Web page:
Of course, I was not out on patrol with Jocko and his kids. But I am sure they learned even more than I surmise. Not just the profound science of how to get where you want to go. Also things about themselves, their dad, sibling interactions under stress, the joy of reaching a tough goal when you’re out in nature, something never known when sitting at home. The strong but invisible link between lessons learned on nature’s trails and the wisdom needed to traverse the trails of life. Some pretty fine gifts from a father to his children:

So now you can pick out what’s true and fair,
    find all the good trails!
Lady Wisdom will be your close friend,
    and Brother Knowledge your pleasant companion.
Good Sense will scout ahead for danger,
    Insight will keep an eye out for you.
They’ll keep you from making wrong turns,
    or following the bad directions
Of those who are lost themselves
    and can’t tell a trail from a tumbleweed,
These losers who make a game of evil
    and throw parties to celebrate perversity,
Traveling paths that go nowhere,
    wandering in a maze of detours and dead ends.(The Book of Proverbs, Chapter 2, Verses 10-14, The Message, BibleGateway.com)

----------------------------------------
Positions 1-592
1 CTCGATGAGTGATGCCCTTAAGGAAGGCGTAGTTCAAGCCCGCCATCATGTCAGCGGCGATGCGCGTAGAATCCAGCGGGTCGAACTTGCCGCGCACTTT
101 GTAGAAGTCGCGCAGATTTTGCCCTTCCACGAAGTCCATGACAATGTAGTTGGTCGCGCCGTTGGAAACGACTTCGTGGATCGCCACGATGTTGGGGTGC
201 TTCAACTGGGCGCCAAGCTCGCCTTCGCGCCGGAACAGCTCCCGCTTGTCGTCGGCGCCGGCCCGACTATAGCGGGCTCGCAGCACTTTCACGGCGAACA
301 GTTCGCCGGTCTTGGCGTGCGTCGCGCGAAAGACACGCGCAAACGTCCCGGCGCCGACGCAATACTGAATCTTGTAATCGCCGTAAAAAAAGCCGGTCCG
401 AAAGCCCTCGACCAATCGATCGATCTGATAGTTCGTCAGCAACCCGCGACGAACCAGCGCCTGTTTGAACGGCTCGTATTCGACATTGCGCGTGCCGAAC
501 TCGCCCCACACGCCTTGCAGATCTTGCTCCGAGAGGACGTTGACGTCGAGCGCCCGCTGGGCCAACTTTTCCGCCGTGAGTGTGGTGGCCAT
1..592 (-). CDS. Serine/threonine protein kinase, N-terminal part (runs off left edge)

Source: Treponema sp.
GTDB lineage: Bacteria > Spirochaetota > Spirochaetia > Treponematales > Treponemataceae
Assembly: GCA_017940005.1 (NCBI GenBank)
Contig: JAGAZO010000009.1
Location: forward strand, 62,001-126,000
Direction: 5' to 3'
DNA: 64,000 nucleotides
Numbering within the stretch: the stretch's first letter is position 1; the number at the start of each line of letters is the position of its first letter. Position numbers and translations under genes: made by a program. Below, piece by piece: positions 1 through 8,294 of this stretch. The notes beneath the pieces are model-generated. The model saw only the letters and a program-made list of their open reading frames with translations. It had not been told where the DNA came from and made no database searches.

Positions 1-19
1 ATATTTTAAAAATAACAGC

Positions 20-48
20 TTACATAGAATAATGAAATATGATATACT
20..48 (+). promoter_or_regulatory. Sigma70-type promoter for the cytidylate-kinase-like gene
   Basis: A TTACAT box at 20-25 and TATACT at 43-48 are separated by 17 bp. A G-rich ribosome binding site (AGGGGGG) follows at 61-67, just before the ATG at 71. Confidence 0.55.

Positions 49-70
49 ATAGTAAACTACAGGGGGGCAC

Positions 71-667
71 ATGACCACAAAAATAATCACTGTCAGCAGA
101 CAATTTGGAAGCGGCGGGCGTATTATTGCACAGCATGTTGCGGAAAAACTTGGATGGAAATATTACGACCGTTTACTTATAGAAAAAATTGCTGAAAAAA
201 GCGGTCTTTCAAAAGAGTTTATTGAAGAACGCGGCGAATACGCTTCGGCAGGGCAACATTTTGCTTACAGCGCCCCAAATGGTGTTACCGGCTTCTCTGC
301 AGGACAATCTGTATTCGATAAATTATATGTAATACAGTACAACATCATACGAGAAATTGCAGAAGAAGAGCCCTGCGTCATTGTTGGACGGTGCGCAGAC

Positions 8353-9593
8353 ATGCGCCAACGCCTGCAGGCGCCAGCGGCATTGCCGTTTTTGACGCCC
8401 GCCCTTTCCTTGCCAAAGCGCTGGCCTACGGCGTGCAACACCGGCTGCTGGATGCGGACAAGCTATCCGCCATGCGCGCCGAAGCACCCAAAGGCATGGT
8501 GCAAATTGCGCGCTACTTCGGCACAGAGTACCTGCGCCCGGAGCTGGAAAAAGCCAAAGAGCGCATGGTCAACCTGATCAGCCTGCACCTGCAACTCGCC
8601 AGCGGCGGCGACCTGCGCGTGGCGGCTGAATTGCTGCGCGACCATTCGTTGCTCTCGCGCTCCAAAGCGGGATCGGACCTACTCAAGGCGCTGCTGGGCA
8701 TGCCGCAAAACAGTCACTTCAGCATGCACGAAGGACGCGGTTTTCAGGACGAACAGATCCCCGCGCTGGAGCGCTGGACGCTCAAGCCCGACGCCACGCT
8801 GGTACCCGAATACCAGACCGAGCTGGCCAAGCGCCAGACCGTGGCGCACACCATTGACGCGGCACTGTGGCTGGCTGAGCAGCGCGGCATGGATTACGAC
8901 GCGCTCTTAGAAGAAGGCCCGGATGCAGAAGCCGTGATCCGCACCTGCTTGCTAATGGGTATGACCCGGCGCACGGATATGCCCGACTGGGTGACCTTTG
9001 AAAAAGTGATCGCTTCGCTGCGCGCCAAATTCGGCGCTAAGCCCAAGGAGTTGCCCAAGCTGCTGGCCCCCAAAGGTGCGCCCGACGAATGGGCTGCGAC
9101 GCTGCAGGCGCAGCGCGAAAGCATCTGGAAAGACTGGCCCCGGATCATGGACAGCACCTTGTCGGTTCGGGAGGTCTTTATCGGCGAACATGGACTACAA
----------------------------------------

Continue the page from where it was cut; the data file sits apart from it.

Further reading on life navigation:

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Wisdom Day 28 August 2016: Quo vadis?

Lead good people down a wrong path
    and you’ll come to a bad end;
    do good and you’ll be rewarded for it. (The Book of Proverbs, Chapter 28, Verse 10, The Message, BibleGateway.com)

Isn’t it amazing how right Antoine de Saint-Exupéry was?

L’essentiel est invisible pour les yeux. [What is essential is invisible to the eye.] (The Little Prince)

So what is important for a leader? Quo vadis? Where are you going? Actually, I should make it personal: Where am I going? Where am I taking folks? The real answer here is not some physical place. It may look that way, but it is not. It is not the top of the hill. It is not the end of the obstacle course. It is not graduation. It is not publication. It is not even money. Once I know why I am leading and where, only then should I focus on how.